Homeowners to show gardens so visitors can snag some ideas

2013-04-07T00:00:00Z Homeowners to show gardens so visitors can snag some ideasElena Acoba Special To The Arizona Daily Star Arizona Daily Star

Artful teamwork created the lush 3-year-old desert garden at Bob and Judy Schumann's Oro Valley home.

They worked not just with landscape designer Scott Calhoun, owner of Zona Gardens, but with each other.

Artist Judy and mechanical engineer Bob added their own landscape touches to Calhoun's plant palette of succulents, yuccas, bushes and grasses.

Bob "does metal shop in the garage," Judy explains. "I have an art degree. We were inspired by Home Depot."

Their home is among three in Saturday's garden tour by the Tucson Botanical Gardens. It's an escorted excursion by bus that starts with brunch at the gardens. It ends at a fourth home for refreshments before returning to the gardens.

Landscape designers and architects will join the homeowners in showing off the landscapes and answering questions. Some stops include a look into the hosts' homes.

The retired couple from Kansas expect that their gabion pedestals will delight tour visitors. Using Calhoun's vision, they built three of varying heights. Each has a gabion base of rocks contained in heavy-wire forms and topped with a dark metal box that holds small succulents or annuals.

The couple also put together the butcher block-style dining table for six and chair-side tables of metal or wood.

A piece of concrete reinforcing mesh acts as the canvas for Judy's large metal geometric art piece hung on the sitting-area wall.

They also crafted three bee condos of burnt wood and metal.

A stand of slipper plants acts as a "shower curtain" next to the outdoor shower that Bob designed and installed near the swimming pool, Judy says.

The pair hopes tour visitors leave with a couple of other general ideas.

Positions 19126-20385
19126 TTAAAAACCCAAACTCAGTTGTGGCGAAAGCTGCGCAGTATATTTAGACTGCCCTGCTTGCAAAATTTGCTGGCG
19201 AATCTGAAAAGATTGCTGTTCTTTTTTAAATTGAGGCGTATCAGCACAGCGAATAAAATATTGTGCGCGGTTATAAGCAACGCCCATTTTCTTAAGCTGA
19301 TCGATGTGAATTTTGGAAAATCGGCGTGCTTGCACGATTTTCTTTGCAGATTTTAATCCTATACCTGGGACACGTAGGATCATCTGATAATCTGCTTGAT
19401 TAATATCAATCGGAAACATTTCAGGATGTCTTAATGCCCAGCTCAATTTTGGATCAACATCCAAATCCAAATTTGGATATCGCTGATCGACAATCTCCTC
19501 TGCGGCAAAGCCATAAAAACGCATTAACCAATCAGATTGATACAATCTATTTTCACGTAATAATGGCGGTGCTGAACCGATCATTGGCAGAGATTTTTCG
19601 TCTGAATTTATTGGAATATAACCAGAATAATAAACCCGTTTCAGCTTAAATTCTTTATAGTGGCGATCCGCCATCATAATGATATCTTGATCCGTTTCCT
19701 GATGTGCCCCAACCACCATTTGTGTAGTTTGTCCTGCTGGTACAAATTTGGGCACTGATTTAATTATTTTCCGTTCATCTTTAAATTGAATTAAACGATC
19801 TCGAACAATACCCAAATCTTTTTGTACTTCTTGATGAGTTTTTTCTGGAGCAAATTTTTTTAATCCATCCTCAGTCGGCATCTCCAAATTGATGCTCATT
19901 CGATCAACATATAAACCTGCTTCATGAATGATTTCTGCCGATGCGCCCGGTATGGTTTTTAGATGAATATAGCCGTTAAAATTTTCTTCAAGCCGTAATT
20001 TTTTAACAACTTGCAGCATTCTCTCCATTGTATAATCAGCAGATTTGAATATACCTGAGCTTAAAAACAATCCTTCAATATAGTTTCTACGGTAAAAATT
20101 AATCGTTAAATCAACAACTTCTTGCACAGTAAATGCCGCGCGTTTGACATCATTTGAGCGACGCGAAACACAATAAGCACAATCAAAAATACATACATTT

"I like to see integrating smaller plants with a large plant," says Bob. It keeps specimen plants, usually focal points in a yard, from looking isolated from the rest of the landscape.

"I hope people take away that they should put some structure in their gardens," says Judy. Instead of planting vegetation and be done, she suggests adding different surfaces, pots and textures. "You have to add interest," she says.

Here are details on other stops:

Diana and John Osborne's midtown garden demonstrates permaculture principles with a 20,000-gallon, underground cistern. The rainwater it collects irrigates fruit trees, the vegetable garden and large native plants.

The yard also boasts a full kitchen, a human-sized chess board and a saltwater pool.

After their foothills home suffered a fire four years ago, Boyd and Kristen Ashdown rebuilt it and the garden at the same time. That allowed them to create a unifying look between the two.

Kristen loves cobalt blue, which colors the accents that tie indoors with outdoors.

If you go

• What: "Out & About: Day Tripping to Glorious Gardens" escorted tour.

• When: 10:30 a.m.-4:30 p.m. Saturday.

• Where: Start and end at Tucson Botanical Gardens, 2150 N. Alvernon Way.

• Admission: $140, $125 for members, $240 for couples.

• To order tickets: 326-9686, Ext. 10, or online at www.tucsonbotanical.org

Contact Tucson freelance writer Elena Acoba at acoba@dakotacom.net

Copyright 2014 Arizona Daily Star. All rights reserved. This material may not be published, broadcast, rewritten or redistributed.

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